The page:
During this stage, you must also create your Statement of Applicability. This document serves as the security profile of your company, derived from the outcomes of the risk treatment process outlined in ISO 27001. It necessitates the comprehensive listing of all implemented controls, the rationale behind their implementation and the methodologies employed. Additionally, this document holds significant importance as it is the primary reference point for certification auditors during the audit process.

Choosing Security Controls

As mentioned above, during your risk treatment phase, you must decide which security controls to implement (and then actually implement them). For many startups, this is one of the most daunting aspects of the certification process. 

The list of controls is found in Annex A, and contrary to popular belief, they aren’t all technical controls. It’s segmented into four core domains to make the list more digestible. 

  • A.5 Organizational controls: Controls for setting the most important security processes and documentation.
  • A.6 People controls: Controls related to secure management of human resources.
  • A.7 Physical controls: Controls related to secure areas and equipment protection.
  • A.8 Technological controls: IT and communication controls.

Practically speaking, most businesses will have to involve specialists within each department to gauge which controls fit. For example, if your risk treatment involves your IT landscape, you must involve your IT team to tap into their expertise. If, for instance, your risk treatment plan involves controls related to security awareness training, you will have to involve your HR team.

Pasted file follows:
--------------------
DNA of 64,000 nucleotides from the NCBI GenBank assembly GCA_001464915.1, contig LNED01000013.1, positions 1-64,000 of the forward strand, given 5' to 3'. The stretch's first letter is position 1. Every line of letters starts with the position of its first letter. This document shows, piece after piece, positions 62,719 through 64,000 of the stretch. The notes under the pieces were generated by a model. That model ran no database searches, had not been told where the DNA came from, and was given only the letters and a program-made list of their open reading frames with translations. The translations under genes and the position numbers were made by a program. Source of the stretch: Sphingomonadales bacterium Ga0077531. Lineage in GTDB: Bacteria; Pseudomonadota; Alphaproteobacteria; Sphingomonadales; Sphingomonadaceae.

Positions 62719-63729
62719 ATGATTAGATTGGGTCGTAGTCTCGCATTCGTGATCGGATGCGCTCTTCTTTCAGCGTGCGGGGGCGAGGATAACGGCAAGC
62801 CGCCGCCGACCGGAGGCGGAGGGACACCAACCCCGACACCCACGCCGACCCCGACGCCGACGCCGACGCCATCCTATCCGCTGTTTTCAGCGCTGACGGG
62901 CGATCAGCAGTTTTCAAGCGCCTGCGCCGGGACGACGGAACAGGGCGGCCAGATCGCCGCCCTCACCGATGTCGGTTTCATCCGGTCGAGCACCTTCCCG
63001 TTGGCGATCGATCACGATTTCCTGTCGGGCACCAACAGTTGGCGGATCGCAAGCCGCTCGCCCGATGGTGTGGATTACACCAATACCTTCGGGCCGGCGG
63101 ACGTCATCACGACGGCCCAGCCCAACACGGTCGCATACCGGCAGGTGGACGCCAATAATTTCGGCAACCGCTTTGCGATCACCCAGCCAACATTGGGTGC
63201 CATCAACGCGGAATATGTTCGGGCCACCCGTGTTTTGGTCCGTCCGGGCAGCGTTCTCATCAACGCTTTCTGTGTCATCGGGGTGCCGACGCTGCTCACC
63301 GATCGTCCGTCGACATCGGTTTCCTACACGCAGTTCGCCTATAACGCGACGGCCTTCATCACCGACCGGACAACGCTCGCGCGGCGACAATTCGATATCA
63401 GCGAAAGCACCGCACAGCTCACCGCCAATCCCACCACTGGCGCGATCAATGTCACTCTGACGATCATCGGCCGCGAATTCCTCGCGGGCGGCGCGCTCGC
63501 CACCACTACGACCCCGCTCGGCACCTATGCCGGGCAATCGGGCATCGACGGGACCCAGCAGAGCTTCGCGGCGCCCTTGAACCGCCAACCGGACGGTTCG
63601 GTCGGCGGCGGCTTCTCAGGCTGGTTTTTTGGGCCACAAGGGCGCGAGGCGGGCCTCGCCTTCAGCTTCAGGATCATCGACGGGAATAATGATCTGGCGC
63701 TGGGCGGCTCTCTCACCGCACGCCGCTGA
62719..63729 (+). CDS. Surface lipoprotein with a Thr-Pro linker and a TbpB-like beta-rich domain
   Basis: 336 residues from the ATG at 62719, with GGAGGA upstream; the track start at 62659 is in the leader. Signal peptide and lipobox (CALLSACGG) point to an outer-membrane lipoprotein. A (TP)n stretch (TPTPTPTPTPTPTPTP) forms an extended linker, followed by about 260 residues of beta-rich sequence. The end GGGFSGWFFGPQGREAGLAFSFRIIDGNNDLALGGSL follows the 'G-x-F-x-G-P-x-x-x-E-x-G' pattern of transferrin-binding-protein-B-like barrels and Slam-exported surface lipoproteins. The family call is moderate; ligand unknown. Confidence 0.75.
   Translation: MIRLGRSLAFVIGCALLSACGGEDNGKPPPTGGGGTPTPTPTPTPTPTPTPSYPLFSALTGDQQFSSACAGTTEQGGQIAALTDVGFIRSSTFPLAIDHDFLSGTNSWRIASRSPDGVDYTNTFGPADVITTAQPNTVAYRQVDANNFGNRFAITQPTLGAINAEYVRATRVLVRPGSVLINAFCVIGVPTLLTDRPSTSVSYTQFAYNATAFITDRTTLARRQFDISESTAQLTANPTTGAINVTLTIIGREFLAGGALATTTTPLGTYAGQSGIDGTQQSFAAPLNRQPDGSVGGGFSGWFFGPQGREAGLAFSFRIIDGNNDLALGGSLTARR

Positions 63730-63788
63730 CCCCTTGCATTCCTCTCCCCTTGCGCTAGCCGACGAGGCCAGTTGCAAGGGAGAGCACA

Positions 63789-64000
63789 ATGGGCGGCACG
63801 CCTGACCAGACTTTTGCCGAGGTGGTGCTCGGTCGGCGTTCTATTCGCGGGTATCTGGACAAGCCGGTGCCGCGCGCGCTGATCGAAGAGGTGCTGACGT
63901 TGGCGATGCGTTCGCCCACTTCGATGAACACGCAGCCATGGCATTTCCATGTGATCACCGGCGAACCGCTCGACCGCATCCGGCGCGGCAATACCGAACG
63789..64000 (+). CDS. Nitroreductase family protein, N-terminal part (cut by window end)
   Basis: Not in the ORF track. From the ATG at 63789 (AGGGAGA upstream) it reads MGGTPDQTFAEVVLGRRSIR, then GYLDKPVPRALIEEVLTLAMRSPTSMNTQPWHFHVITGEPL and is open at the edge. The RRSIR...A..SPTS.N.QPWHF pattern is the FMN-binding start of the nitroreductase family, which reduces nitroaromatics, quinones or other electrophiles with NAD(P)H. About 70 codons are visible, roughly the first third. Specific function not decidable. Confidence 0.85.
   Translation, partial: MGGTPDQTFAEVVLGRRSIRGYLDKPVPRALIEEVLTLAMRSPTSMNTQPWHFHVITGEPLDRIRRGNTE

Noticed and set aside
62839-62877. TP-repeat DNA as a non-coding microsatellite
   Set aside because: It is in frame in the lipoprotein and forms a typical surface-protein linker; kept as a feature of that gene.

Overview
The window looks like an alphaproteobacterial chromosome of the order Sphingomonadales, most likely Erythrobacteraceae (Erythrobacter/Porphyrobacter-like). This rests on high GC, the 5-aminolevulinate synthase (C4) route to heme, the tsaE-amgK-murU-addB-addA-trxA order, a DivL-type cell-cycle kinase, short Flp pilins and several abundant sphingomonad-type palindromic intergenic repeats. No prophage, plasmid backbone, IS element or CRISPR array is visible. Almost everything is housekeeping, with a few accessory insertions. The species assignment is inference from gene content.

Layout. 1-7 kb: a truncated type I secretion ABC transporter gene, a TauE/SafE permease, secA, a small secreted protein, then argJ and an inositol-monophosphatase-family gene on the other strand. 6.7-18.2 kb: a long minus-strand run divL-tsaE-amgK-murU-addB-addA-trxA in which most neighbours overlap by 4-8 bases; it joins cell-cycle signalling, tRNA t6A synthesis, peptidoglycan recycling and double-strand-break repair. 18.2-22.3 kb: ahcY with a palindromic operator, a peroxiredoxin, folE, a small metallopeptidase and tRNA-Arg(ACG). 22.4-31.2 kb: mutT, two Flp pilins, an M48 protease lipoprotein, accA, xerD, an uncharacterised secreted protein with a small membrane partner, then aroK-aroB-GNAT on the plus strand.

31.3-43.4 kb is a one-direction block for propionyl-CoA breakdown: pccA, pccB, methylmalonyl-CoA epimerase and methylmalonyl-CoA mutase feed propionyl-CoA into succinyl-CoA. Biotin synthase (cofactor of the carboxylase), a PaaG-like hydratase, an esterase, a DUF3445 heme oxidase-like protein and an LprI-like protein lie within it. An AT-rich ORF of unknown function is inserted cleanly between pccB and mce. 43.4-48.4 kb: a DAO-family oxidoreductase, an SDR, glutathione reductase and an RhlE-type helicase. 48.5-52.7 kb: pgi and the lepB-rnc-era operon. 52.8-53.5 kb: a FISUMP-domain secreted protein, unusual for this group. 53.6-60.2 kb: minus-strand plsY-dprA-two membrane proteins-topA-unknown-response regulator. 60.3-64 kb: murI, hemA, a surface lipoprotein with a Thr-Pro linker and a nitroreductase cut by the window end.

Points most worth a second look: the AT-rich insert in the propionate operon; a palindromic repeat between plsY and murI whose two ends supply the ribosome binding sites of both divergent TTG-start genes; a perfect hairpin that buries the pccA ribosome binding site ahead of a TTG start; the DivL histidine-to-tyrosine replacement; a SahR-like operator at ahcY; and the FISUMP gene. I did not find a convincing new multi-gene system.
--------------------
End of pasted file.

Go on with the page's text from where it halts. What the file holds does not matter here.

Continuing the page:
Needless to say, this may prove challenging for small businesses that may not have compliance experts in each relevant department. 

Performing Internal Audits

Internal audits are critical when it comes to ISO 27001 compliance. An internal audit facilitates the identification of issues, commonly known as ISO 27001 non-conformities, that might otherwise remain undetected, posing potential risks to your business operations. Moreover, internal audits serve as a primary source of information for management reviews. By engaging in ISO 27001 internal audits, employee awareness regarding ISMS issues is heightened, fostering active participation in the continual improvement of the management system. Consider using internal audits as a tool for engagement and education within your organization, promoting a culture of security awareness.

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Management Review and Corrective Actions

Even with a full-blown compliance team, upper management doesn’t get away scot-free. Although they don’t have to be involved in the nitty-gritty, top management is still required to keep tabs on the overall ISO 27001 certification process, whether everyone has performed their duties, and whether the ISMS is achieving the desired results. Based on their understanding and overview, management must consider the state of compliance and align it with the overall business strategy. It is also the responsibility of upper management to ensure all non-conformities are corrected (or even prevented) and that all non-conformities are systematically identified, resolved, and verified. 

Sound overwhelming? It doesn’t have to be. 

Achieving ISO 27001 compliance is a significant milestone for any startup, demonstrating a strong commitment to information security. While the journey requires effort, the benefits in terms of customer trust and risk management are invaluable.


Diving Beneath the Surface: We’re Afraid That’s Only the Tip of the Iceberg

Although we’ve only just scratched the surface regarding the certification process, it’s clear that without experts in your corner, achieving ISO 27001 compliance can put a startup or small business at a complete standstill. That is, of course, assuming nothing has slipped through the cracks. 

Fortunately, although it’s a full-time job – it doesn’t have to be yours. 

We’ve got you covered. At Scytale, we provide end-to-end ISO 27001 compliance (and fast) to help you get and stay compliant. 

Ditch the stress and opt for effortless compliance instead.